The sixth special feature is that REMs will be critical in the transition of countries to a new technological mode, the core of which will be bio- and nanotechnologies, space and nuclear industries, as well as a “green” energy sector. That is why REMs are considered strategic metals, their availability in the country is a prerequisite for ensuring national security.

In this regard, it is important to mention the seventh special feature of REMs, which is increasingly seen in the West in connection with the anti-Russian sanctions. It is referred to the desire of Europe to make the transition to “clean” energy as an alternative to the rising price for the Russian gas.

In particular, on August 29, 2022, the President of the European Commission Ursula von der Leyen announced at the International Strategic Forum in Slovenia that the European Union would invest €300 bn in “green” energy. It is important to note in this regard that the transition to “clean energy” will spur demand for non-ferrous metals and rare earth elements required for the operation of, for example, wind turbines and solar panels. Without them, no transition to power generation based on renewable energy sources is possible. At the same time, the prices for these elements will inevitably soar provided that the REMs’ supply is constant, and it is unlikely to increase their supply in a short time, especially considering that China is the main producer and supplier of rare earth metals to the world market.

Here is just one example. Professor of geochemistry Peter Kelemen emphasizes:Every megawatt of electricity needs 200 kilograms of neodymium—or 20 percent of one ton. So if every big wind turbine produces one megawatt, five turbines will require one ton of neodymium. If wind is going to play a major part in replacing fossil fuels, we will need to increase our supply of neodymium.1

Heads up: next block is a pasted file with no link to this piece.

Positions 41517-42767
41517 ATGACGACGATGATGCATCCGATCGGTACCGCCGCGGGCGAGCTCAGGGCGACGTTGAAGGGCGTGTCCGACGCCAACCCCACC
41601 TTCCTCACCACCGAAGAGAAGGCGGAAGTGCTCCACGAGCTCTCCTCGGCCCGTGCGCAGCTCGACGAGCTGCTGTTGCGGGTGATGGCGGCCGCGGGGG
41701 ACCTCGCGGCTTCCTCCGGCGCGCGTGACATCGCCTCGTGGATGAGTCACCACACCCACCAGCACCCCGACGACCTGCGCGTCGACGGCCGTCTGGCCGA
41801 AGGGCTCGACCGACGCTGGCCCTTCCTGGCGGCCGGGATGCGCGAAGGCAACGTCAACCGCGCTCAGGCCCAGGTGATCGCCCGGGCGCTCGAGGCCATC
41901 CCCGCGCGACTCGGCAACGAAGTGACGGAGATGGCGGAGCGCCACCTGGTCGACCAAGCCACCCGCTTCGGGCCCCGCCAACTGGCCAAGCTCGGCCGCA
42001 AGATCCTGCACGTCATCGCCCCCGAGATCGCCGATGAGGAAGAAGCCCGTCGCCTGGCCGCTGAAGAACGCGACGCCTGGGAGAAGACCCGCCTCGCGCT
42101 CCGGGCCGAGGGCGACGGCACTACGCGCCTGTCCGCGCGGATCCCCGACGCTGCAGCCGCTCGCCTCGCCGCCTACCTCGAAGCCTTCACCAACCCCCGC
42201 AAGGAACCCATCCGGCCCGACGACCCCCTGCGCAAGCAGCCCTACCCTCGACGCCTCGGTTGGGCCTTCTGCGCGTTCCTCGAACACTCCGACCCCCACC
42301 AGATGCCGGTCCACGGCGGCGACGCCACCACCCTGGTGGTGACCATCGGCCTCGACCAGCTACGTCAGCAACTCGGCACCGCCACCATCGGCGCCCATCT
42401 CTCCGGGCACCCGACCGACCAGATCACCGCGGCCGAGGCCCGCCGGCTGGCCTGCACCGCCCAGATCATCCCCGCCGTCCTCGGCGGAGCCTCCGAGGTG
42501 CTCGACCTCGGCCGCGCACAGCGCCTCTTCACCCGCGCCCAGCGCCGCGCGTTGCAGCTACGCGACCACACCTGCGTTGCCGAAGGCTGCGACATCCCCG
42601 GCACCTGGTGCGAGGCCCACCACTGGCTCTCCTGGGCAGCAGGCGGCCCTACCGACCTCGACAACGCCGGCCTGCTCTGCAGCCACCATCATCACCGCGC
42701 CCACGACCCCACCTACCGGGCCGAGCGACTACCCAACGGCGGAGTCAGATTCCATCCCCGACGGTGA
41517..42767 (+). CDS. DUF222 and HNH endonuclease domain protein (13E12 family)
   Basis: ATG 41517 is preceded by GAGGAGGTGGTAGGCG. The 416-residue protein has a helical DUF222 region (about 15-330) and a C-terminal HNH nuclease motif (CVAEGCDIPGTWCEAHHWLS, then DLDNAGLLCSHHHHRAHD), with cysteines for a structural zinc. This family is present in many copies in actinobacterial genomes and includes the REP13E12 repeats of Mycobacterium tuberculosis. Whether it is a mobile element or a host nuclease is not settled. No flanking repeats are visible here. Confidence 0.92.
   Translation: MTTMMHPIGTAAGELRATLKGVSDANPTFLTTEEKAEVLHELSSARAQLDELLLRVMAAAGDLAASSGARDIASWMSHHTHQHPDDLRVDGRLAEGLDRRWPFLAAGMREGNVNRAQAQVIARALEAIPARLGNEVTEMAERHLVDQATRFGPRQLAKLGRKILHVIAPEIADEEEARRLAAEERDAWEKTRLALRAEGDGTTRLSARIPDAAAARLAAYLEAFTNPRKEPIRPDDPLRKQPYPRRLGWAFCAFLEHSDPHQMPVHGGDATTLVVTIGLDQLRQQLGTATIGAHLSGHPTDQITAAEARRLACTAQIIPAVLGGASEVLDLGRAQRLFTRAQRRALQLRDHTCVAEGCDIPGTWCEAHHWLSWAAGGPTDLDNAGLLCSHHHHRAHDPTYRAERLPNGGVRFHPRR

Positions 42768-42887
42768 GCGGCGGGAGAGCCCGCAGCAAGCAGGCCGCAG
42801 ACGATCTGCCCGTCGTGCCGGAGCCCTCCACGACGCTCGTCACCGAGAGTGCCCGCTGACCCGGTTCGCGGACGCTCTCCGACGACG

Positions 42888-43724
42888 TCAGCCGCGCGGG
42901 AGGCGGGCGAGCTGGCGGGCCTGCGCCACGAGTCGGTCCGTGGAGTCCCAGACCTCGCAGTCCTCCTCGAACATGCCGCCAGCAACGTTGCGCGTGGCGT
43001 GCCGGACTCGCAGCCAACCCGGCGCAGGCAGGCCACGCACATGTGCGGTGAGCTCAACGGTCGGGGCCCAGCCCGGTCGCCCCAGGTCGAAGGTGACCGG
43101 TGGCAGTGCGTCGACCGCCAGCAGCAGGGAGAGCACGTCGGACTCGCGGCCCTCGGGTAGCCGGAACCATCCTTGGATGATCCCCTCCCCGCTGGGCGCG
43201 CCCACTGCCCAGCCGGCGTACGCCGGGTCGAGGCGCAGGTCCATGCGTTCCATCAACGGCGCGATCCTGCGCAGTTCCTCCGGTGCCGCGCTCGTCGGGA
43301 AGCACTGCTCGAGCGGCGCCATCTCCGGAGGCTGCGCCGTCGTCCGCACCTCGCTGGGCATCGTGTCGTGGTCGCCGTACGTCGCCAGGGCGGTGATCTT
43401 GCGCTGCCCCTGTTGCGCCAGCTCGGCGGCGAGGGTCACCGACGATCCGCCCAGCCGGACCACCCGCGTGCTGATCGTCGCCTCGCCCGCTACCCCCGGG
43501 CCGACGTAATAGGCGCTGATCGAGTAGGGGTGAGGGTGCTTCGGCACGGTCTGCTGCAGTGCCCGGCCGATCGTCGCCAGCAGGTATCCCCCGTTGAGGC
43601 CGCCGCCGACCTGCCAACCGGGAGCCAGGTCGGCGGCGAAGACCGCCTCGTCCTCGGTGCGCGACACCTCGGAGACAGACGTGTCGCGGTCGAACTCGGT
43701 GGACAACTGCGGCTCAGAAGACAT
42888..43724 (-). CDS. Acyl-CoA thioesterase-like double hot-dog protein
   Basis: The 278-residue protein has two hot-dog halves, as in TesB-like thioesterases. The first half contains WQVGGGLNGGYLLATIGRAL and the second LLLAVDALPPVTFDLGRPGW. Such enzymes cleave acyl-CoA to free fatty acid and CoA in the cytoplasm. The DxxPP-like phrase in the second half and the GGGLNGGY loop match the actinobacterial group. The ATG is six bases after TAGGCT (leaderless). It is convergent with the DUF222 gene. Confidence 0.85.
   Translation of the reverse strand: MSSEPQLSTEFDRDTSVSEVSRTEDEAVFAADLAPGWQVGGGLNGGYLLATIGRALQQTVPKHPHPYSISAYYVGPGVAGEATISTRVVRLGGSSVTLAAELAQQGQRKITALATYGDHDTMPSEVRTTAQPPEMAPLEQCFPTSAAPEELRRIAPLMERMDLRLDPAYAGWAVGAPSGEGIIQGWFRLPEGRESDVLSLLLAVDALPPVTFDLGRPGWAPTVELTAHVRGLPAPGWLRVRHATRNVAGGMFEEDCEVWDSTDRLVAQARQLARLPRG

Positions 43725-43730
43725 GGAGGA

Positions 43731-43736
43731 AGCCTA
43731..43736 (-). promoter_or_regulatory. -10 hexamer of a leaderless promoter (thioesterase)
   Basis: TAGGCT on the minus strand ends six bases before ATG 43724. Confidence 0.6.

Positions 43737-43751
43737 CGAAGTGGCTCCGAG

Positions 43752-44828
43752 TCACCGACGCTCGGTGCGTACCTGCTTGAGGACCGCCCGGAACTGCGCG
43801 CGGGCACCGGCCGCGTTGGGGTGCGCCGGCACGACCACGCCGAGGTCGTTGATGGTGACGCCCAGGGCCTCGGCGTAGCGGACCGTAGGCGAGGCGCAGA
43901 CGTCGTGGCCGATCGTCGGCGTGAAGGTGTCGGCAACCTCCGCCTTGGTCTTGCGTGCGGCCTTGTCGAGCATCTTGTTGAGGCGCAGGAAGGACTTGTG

All this taken together determines the high cost of rare earth metals (i.e., the REE that are scarce due to the high demand for them) in the global markets and predetermines the future rising competition among the world powers for access to the REE deposits.

How it all began

The first rare earth elements were discovered in 1787 near the village of Ytterby in Sweden. That is why the rare earth elements got their name - yttrium, terbium, erbium, and ytterbium. By 1907, scientists had discovered 16 REEs. The existence of the 17th element - promethium - was confirmed only in 1947. Thus, 160 years later, the world received all the rare earth elements at its disposal, which proves the complexity of the process of their recovery, requiring advanced knowledge, expertise and cutting-edge technologies.

In general, the rare earth metal industry which developed in Europe at the end of the 18th and beginning of the 19th centuries developed rapidly in the United States in the mid-20th century. This was largely due to the discovery of the Mountain Pass deposit in California in 1949, which remained the main source of REMs until 1985 and provided most of the REMs’ world consumption. Thus, the USA was the global REM industry’s leader not only in mining, but at every stage of their production. In 2002, the Mountain Pass mine was closed due to environmental damage and competition from China.

Since 1986, the Celestial Empire has taken the lead roles. China, thanks to a targeted state policy for the development of REMs, has become a monopoly in the REM global market.